This may not mean the Patriots will blitz more heavily in the coming weeks; perhaps this was just a wrinkle for one opponent we'll never see again—unless the right opportunities present themselves.

What it does mean, though, is that the Patriots are not afraid to get aggressive if it will help them get stops and win football games.

According to ProFootballFocus.com, Sam Bradford is a much worse quarterback under pressure than he is with a clean pocket, completing 20.1 percent fewer passes with a passer rating that is 19.3 points lower. So getting pressure on him is clearly a big key in slowing him down. He's also one of the top-10 most pressured quarterbacks in the NFL.

Give kudos to a good defensive game plan by the Patriots, but the level of competition they faced warrants hesitation in dubbing this a full-blown turnaround for the Patriots defense.

After all, the Rams have one of the worst offensive lines by nearly every metric available. 

Interestingly enough, a look at the three teams they've lost to points to some interesting trends. The Cardinals rank near the bottom of the league in each of the above indicators, while the Ravens and Seahawks both rank near the top.

The Patriots have struggled to get pressure against nearly every opponent they've faced, but it's only been prevalent in their losses.

The pressure helped big-time against the Rams, and as Shalise Manza Young of The Boston Globe points out, big plays have been the biggest difference for the Patriots defense. They rarely let opponents score on drives where they haven't created some sort of big play in the passing game.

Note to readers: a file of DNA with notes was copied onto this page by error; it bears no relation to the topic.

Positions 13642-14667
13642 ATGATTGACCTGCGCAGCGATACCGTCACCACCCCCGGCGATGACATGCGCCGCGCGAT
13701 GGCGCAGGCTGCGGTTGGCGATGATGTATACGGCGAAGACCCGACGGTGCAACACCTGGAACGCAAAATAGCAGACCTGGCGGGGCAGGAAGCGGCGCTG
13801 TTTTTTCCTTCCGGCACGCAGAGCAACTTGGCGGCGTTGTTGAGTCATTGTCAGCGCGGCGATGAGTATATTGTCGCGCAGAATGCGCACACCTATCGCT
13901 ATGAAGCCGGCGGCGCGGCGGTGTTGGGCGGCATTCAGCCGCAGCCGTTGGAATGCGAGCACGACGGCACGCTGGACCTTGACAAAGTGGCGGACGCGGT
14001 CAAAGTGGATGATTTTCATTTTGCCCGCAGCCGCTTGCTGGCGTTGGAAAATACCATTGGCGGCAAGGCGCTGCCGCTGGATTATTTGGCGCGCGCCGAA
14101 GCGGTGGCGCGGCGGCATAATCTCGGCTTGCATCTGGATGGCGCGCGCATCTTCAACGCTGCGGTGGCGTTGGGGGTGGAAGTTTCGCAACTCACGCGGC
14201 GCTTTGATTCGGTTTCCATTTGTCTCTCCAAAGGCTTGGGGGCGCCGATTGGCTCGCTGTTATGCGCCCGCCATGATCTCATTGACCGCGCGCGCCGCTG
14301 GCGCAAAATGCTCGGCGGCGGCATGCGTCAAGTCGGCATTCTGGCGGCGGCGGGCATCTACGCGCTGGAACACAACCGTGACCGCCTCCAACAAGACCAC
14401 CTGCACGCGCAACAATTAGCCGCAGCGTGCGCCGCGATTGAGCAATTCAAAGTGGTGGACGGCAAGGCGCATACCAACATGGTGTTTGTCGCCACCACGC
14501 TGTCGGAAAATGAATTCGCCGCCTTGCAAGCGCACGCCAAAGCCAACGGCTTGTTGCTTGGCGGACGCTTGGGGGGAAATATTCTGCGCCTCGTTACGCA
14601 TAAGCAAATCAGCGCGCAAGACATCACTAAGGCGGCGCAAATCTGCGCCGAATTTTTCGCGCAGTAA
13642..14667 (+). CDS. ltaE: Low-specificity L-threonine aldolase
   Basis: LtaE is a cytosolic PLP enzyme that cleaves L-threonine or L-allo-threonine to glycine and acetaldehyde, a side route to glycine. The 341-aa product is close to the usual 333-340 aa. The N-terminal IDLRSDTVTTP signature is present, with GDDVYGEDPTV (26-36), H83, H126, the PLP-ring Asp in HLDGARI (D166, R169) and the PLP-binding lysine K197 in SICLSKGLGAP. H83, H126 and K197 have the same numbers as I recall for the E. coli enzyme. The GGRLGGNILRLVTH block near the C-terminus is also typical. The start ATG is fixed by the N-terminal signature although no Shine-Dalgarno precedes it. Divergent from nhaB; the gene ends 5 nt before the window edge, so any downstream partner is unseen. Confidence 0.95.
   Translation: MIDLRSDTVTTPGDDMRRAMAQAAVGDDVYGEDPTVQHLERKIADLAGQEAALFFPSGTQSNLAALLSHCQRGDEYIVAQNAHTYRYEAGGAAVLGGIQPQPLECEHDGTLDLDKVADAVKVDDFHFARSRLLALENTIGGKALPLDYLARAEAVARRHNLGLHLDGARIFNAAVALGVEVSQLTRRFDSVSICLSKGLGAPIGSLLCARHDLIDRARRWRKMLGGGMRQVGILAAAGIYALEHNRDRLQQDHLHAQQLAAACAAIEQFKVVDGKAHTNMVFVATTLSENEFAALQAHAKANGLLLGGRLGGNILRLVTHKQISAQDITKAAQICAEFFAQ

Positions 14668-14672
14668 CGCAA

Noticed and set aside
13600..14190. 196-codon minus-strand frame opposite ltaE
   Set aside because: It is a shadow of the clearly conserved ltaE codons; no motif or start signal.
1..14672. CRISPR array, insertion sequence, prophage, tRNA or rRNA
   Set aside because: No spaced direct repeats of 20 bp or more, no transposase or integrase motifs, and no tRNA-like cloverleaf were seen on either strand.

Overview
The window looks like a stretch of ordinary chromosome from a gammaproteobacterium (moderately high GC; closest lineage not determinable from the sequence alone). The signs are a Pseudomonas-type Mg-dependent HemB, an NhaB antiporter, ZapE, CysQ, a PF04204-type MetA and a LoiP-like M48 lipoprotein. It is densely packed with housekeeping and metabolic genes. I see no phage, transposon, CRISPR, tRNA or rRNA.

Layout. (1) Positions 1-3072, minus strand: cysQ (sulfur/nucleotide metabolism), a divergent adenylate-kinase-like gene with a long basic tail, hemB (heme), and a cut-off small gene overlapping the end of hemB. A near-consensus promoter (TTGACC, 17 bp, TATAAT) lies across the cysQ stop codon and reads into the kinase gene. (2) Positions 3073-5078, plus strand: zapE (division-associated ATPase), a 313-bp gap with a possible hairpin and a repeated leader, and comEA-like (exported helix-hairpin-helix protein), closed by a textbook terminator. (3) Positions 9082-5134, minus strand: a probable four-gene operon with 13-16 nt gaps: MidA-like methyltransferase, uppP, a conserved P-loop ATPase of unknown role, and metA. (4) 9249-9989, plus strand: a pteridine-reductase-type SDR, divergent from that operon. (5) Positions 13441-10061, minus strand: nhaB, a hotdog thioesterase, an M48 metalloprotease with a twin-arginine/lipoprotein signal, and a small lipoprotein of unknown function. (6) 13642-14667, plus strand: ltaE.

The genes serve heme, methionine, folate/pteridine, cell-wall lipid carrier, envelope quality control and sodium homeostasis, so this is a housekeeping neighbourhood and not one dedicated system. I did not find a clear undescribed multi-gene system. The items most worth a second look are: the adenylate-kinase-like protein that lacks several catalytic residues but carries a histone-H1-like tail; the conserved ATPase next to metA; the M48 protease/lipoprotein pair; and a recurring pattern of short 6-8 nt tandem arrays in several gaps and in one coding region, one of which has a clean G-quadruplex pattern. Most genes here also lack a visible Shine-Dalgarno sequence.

But it wasn't all about the pressure. Devin McCourty has transitioned seamlessly to his new role at safety, having played all 84 defensive snaps at the position last week followed by 56 of 63 snaps on Sunday according to ESPN Boston. The plan was originally for him to remain at safety entering the 2012 season, and we are now seeing why.

At this point, all we can take away from Sunday's defensive performance is that New England finally figured out how to get stops in the passing game against a team they shouldn't have been giving up big plays to in the first place. It's a step forward, but there are many more steps to be taken before this defense can be considered on the come-up.

Will the Patriots continue to blitz coming out of the bye?

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If New England can figure out a way to continue to get consistent pressure and limit big pass plays coming out of the bye, their defense could be much improved in the second half of the season. They'll have to do it against better opponents before the national perception completely changes about this defense.

Even if that doesn't happen, the Patriots defense has gotten by with being "good enough" in the past, and with an offense that's playing as consistently as New England's did on Sunday, "good enough" should do just fine.

 

Erik Frenz is the AFC East lead blogger for Bleacher Report. Be sure to follow Erik on Twitter and "like" the AFC East blog on Facebook to keep up with all the updates. Unless specified otherwise, all quotes are obtained firsthand.